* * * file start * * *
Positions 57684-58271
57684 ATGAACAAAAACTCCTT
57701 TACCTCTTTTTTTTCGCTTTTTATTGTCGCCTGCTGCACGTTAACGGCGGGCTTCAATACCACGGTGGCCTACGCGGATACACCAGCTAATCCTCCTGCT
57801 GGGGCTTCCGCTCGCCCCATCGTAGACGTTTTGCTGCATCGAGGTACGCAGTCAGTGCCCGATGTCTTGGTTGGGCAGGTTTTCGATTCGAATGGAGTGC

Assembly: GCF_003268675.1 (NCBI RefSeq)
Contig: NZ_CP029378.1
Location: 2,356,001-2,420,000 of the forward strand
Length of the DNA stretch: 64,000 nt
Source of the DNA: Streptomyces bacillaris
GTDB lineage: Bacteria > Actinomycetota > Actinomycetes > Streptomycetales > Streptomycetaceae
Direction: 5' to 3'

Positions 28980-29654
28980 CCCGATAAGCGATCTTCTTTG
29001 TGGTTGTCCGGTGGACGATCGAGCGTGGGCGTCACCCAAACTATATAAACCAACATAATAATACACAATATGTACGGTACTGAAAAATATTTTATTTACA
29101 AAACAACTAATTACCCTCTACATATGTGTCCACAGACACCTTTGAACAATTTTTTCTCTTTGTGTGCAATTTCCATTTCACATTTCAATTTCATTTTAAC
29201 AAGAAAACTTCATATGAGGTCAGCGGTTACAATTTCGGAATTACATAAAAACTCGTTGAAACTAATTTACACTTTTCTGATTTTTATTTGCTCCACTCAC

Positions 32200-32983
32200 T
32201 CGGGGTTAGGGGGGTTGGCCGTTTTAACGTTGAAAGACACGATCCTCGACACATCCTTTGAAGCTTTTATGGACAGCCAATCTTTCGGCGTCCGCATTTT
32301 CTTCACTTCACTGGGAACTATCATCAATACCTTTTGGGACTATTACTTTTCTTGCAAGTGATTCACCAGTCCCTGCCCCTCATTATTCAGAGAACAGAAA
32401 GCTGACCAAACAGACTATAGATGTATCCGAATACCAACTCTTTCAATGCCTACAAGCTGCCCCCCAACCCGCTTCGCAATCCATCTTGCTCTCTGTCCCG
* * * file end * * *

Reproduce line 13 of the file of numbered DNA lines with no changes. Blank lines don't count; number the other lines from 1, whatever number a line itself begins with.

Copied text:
28980 CCCGATAAGCGATCTTCTTTG